TUC: Gender pay gap means women effectively work for free for more than two months of year

6 Mar 2019 01:36 PM

Women’s Pay Day – the day when the average woman starts getting paid compared to the average man – is today (Wednesday 6 March)

Analysis published by the TUC today (Wednesday) reveals that the average woman has to wait more than two months of the calendar year before she starts to get paid, compared to the average man. 

The current gender pay gap for all employees stands at 17.9%. This pay gap means that women effectively work for free for the first 65 days of the year, until they begin to get paid on Women’s Pay Day today. 

Regional gender pay gaps 

The analysis published yesterday – which is also the first day of the TUC’s annual women’s conference in London – shows that in some parts of the country gender pay gaps are even bigger so their Women’s Pay Day is later in the year. 

Regional variations in the gender pay gap are likely to be caused by differences in the types of jobs and industries that are most common in that part of the UK. 

Industrial gender pay gaps 

The analysis also shows that in a number of key industries – even in those dominated by female workers like education and social work – gender pay gaps are even bigger. In these sectors women get paid much less on average than men, both because they are more likely to be in part-time jobs and because they are in lower-paid roles.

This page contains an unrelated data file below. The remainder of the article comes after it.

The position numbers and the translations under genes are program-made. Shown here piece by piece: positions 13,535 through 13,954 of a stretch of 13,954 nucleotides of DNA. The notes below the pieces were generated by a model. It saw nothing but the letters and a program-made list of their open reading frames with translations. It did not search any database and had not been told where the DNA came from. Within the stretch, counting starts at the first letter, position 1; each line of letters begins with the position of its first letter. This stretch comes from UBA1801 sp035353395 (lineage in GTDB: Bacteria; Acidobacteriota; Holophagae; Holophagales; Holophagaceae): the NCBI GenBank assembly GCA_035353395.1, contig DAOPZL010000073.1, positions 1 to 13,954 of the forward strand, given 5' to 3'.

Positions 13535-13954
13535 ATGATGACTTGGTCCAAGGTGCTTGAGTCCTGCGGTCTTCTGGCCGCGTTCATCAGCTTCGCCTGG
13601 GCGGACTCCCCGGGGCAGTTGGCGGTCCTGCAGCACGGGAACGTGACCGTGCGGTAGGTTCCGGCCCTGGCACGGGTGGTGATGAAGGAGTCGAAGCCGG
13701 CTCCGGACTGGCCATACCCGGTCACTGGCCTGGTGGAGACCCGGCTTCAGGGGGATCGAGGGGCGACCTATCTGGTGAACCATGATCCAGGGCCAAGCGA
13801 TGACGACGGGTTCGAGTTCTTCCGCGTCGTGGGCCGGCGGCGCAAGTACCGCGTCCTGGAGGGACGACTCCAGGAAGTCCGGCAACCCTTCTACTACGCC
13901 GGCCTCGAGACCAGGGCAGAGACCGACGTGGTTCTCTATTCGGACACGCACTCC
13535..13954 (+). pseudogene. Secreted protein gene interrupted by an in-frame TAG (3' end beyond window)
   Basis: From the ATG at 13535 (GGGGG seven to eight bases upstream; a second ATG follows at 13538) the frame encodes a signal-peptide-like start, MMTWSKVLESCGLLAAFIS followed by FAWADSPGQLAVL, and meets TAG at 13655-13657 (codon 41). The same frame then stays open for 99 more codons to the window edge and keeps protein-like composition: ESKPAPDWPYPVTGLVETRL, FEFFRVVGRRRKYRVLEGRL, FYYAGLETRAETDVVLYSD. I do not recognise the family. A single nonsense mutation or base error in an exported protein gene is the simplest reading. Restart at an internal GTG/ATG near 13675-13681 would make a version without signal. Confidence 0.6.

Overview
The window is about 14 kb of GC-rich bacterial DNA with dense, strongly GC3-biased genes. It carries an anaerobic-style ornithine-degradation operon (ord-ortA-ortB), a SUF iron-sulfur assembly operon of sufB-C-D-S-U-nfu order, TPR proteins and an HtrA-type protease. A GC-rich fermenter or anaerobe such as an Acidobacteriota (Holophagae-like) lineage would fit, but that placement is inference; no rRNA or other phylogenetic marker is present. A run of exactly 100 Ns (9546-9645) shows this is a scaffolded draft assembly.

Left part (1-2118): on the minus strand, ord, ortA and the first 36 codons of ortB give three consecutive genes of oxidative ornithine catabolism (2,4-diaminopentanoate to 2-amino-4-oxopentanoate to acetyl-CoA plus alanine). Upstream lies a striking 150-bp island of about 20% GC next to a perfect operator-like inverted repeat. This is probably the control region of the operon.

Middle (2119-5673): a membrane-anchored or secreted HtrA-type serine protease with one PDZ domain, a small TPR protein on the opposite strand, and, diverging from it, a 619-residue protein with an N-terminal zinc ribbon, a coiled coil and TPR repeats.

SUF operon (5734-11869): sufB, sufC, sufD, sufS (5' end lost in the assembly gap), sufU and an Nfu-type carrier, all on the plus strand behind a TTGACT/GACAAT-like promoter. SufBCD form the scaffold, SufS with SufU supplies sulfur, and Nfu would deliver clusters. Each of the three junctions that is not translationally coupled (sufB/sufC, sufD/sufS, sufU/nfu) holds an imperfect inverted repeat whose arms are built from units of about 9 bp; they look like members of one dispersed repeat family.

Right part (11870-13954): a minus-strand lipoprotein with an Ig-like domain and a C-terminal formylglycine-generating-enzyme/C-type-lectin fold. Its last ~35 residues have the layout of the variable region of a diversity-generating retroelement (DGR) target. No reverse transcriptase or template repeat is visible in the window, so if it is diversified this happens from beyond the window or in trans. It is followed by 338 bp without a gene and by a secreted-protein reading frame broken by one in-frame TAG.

TUC General Secretary Frances O’Grady yesterday said: 

“The UK still has one of the worst gender pay gaps in Europe. Women effectively work for free for two months of the year – and at current rates of progress it’ll take another 60 years for this gap to close.  

“Making employers publish information on their gender pay gaps is a start but it’s nowhere near enough.  Employers must be legally required to explain how they’ll tackle pay inequality at their workplaces and advertise jobs on a more flexible basis. 

“Women in the UK will only start to get paid properly when part-time jobs are better-paid and jobs are flexible from day one. And we need higher wages in key sectors like social care.  

“Workplaces that recognise unions are more likely to have family-friendly policies and fair pay. So a good first step for women worried about their pay is to join a union.” 

Editors note

What is Women’s Pay Day?